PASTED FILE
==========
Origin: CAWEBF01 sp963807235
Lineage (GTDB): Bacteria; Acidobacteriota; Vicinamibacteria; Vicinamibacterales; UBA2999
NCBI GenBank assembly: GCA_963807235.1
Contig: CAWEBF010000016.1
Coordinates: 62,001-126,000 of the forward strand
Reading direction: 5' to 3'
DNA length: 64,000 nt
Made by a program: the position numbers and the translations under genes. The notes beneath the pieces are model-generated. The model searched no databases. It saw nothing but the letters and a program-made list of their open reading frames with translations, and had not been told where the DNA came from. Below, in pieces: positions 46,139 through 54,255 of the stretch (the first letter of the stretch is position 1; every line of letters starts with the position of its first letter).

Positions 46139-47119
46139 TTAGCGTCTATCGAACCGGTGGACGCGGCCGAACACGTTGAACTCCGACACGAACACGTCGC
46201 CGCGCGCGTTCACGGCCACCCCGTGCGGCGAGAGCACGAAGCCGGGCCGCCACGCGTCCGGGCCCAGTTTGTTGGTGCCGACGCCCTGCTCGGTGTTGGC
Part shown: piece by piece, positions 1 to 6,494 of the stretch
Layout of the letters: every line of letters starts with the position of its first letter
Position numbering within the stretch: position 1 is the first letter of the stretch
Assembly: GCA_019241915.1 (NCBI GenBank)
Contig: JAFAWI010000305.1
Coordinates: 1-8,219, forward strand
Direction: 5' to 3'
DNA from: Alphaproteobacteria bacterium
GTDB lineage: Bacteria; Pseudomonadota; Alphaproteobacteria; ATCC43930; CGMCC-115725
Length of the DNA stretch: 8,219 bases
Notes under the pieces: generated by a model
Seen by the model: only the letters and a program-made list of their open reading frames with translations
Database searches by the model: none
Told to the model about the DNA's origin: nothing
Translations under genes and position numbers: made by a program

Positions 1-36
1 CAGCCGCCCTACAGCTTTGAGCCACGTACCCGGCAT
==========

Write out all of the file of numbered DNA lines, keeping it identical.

Origin: CAWEBF01 sp963807235
Lineage (GTDB): Bacteria; Acidobacteriota; Vicinamibacteria; Vicinamibacterales; UBA2999
NCBI GenBank assembly: GCA_963807235.1
Contig: CAWEBF010000016.1
Coordinates: 62,001-126,000 of the forward strand
Reading direction: 5' to 3'
DNA length: 64,000 nt
Made by a program: the position numbers and the translations under genes. The notes beneath the pieces are model-generated. The model searched no databases. It saw nothing but the letters and a program-made list of their open reading frames with translations, and had not been told where the DNA came from. Below, in pieces: positions 46,139 through 54,255 of the stretch (the first letter of the stretch is position 1; every line of letters starts with the position of its first letter).

Positions 46139-47119
46139 TTAGCGTCTATCGAACCGGTGGACGCGGCCGAACACGTTGAACTCCGACACGAACACGTCGC
46201 CGCGCGCGTTCACGGCCACCCCGTGCGGCGAGAGCACGAAGCCGGGCCGCCACGCGTCCGGGCCCAGTTTGTTGGTGCCGACGCCCTGCTCGGTGTTGGC
Part shown: piece by piece, positions 1 to 6,494 of the stretch
Layout of the letters: every line of letters starts with the position of its first letter
Position numbering within the stretch: position 1 is the first letter of the stretch
Assembly: GCA_019241915.1 (NCBI GenBank)
Contig: JAFAWI010000305.1
Coordinates: 1-8,219, forward strand
Direction: 5' to 3'
DNA from: Alphaproteobacteria bacterium
GTDB lineage: Bacteria; Pseudomonadota; Alphaproteobacteria; ATCC43930; CGMCC-115725
Length of the DNA stretch: 8,219 bases
Notes under the pieces: generated by a model
Seen by the model: only the letters and a program-made list of their open reading frames with translations
Database searches by the model: none
Told to the model about the DNA's origin: nothing
Translations under genes and position numbers: made by a program

Positions 1-36
1 CAGCCGCCCTACAGCTTTGAGCCACGTACCCGGCAT